Ed Sullivan’s Grandson Robert Precht Recalls Growing Up With a TV Icon
From his hosting abilities to his comedic delivery, Ed Sullivan is considered a TV legend for many of his adoring fans. He was beloved by the people closest to him and was a very special man of his family. Robert Precht, his oldest grandchild, opened up to CloserWeekly.com about growing up with the iconic television personality.
GROWING UP WITH A TV ICON
Sullivan could charm an entire family, but he was most loved by kids. So imagine settling down in a theater and in walks the television icon. There's no way any kid could hold onto their seats. That's what it was like for Precht's sixth-grade production for "The Pirates of Penzance" and Sullivan was completely cool about the whole thing.
“Kids were racing down the stairs trying to get his autograph, and he was good-natured about it,” Precht shared in his intimate sitdown with Closer Weekly, "He always had time for his fans." So not only was he present to support his grandchild, but he also made sure he was fully present for the audience members, no matter their age!
AS AN AMERICAN TELEVISION PERSONALITY AND IMPRESARIO
Americans across the country tuned in to Sullivan’s weekly show, which according to the New York Times cost $8 million a year to produce and for which Sullivan received $164G a year. “The Ed Sullivan Show” aired from 1948 until 1971.
Sullivan wasn't a singer or a dancer, but he was one of the most entertaining men on television. He created and hosted The Toast of the Town which eventually became officially known as The Ed Sullivan Show. The TV variety show was broadcast for 23 years making it the longest-running show of its kind in United States broadcast history.
SHOWCASING NEW YORK LIFE TO ALL OF AMERICA
From 1948 to 1971, viewers across America would tune in every week to watch and hear whatever Sullivan had to show and tell his fans. According to the New York Times, cost $8 million a year to produce The Ed Sullivan Show and Sullivan received an annual cut of $164,000.
"He made his life a big stage, and he educated the American public about performers and New York life," Precht recalled about his grandfather's hosting days. Sullivan showcased comedic acts and musicians into the limelight whose careers would skyrocket after their appearances. Some of the most notable performances include The Beatles, Diana Ross and the Supremes, and Stevie Wonder.
"SILENT FORCE IN THE CIVIL RIGHTS MOVEMENT"
Sullivan brought many talented African-American entertainers to mainstream culture. Precht’s sister, Margo Elizabeth Speciale, called him a “silent force in the civil rights movement”. He wrote in his 1952 autobiography, "In the conduct of my own show, I've never asked a performer his religion, his race or his politics. Performers are engaged on the basis of their abilities.”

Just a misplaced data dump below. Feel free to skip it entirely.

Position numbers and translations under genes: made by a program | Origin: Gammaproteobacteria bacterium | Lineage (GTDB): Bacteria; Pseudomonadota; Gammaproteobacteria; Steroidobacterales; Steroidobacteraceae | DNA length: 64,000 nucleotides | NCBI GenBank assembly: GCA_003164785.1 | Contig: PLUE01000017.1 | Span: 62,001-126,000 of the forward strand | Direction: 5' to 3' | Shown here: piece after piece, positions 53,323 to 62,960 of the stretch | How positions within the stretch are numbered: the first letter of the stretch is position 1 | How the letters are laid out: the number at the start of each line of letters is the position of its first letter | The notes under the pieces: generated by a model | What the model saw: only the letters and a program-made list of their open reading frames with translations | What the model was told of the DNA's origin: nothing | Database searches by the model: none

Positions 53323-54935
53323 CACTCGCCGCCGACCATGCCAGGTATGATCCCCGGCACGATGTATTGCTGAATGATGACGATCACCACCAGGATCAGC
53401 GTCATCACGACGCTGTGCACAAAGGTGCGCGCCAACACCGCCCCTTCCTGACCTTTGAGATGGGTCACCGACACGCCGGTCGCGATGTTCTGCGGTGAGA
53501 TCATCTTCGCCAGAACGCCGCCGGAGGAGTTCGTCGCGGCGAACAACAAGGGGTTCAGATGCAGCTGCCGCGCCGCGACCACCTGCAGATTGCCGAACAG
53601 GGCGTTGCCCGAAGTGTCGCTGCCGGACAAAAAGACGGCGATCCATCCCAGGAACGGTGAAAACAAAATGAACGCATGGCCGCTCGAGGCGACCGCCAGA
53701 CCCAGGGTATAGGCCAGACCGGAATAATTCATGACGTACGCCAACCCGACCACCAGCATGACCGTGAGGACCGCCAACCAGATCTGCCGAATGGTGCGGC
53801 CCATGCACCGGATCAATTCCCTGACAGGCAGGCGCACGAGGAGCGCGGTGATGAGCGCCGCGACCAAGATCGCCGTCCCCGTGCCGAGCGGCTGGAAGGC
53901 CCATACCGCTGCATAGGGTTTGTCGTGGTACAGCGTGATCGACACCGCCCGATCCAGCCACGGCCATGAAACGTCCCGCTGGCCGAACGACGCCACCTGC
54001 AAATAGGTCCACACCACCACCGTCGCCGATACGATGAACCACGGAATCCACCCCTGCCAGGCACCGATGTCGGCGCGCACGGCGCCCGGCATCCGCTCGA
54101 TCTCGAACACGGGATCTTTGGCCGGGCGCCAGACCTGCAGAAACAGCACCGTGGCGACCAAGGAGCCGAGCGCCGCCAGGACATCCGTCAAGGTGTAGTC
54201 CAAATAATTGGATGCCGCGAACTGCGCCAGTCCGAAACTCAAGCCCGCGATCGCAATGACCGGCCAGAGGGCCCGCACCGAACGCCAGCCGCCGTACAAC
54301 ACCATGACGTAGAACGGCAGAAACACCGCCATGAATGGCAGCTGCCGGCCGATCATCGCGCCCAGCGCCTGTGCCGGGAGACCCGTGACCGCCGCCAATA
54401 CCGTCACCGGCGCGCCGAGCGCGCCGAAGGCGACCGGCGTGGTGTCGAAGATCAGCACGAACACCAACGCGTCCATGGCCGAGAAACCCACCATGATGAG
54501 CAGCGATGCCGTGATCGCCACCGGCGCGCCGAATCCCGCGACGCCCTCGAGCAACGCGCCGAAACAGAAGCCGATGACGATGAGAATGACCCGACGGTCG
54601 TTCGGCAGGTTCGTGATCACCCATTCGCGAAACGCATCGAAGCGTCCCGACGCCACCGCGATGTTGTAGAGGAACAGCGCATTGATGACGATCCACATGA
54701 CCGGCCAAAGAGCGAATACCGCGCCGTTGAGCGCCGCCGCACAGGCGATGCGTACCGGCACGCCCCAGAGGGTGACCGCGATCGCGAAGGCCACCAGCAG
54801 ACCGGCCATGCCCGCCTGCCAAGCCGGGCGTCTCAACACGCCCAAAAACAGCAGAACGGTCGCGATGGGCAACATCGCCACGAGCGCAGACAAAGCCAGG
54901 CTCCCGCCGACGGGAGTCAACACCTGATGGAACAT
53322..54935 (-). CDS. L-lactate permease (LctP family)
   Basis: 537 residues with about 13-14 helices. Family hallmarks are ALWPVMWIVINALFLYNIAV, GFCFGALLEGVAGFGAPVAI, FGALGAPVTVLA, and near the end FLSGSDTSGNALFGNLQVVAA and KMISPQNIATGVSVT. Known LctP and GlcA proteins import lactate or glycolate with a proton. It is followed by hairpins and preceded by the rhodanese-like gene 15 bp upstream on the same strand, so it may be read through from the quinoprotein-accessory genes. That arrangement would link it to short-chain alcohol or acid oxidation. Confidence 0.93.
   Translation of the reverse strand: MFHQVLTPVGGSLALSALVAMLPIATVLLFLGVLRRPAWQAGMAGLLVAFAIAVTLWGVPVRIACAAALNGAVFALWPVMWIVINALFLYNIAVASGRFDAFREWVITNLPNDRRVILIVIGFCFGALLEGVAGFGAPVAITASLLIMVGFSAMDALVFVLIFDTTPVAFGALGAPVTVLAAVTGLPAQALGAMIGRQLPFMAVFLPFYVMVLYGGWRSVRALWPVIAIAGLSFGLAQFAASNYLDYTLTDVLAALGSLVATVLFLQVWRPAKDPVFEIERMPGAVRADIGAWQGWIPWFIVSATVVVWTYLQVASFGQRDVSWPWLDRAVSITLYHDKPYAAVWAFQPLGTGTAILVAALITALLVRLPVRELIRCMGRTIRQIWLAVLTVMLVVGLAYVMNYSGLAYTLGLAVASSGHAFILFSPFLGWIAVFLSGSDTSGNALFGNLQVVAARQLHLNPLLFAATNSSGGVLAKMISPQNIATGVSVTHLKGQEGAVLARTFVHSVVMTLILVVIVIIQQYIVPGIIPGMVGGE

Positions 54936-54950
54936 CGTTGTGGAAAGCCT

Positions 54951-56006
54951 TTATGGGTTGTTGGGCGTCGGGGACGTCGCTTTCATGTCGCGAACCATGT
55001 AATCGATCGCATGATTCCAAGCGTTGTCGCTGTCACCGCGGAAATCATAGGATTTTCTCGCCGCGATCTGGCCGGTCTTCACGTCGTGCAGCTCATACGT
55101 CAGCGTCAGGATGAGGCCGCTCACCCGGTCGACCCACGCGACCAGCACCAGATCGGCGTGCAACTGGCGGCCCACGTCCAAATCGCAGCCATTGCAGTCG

Speciale's documentary, Sullivision, brought together various stars including Harry Belafonte, Diana Ross and Oprah Winfrey to talk about Sullivan's impact on the entertainment industry and their personal lives. Oprah is quoted saying, "When I first saw Diana Ross looking glamorous and beautiful, it represented possibility and hope. It was life-changing.”
SULLIVAN'S EARLY LIFE
In September 1901, Sullivan was born in Harlem, New York City to Elizabeth F. (née Smith) and Peter Arthur Sullivan. His red brick family home was packed with music lovers playing vinyl records from their phonograph or singing and tickling the ivories. Sullivan was an avid high school athlete playing football, basketball, and baseball.
His love for sports led him to his first job as a writer for a local newspaper. After bouncing from different publications, he found a columnist job at the New York Daily News. At the time, Walter Winchell was the leading newspaperman and Robert recalled there being a "fierce rivalry" between the two writers.
FROM "LITTLE OLD NEW YORK" TO "MR. BROADWAY"
While Sullivan's early career was mostly focused on sports writing, in 1929 he entered the world of theatre as a Broadway columnist for The Evening Graphic. Four years later, he was establishing his own performance career as the writer and lead in the 1933 comedy film Mr. Broadway.
While Winchell frequented the Stork Club, Sullivan found a home base at El Morroco, a popular nightclub. His column "Little Old New York" became his entryway into the entertainment scene where he dominated in his career. Pecht shared, “He wanted to be remembered as the best at something, and after a lot of struggle, he became the best emcee.”
FROM RADIO TO TELEVISION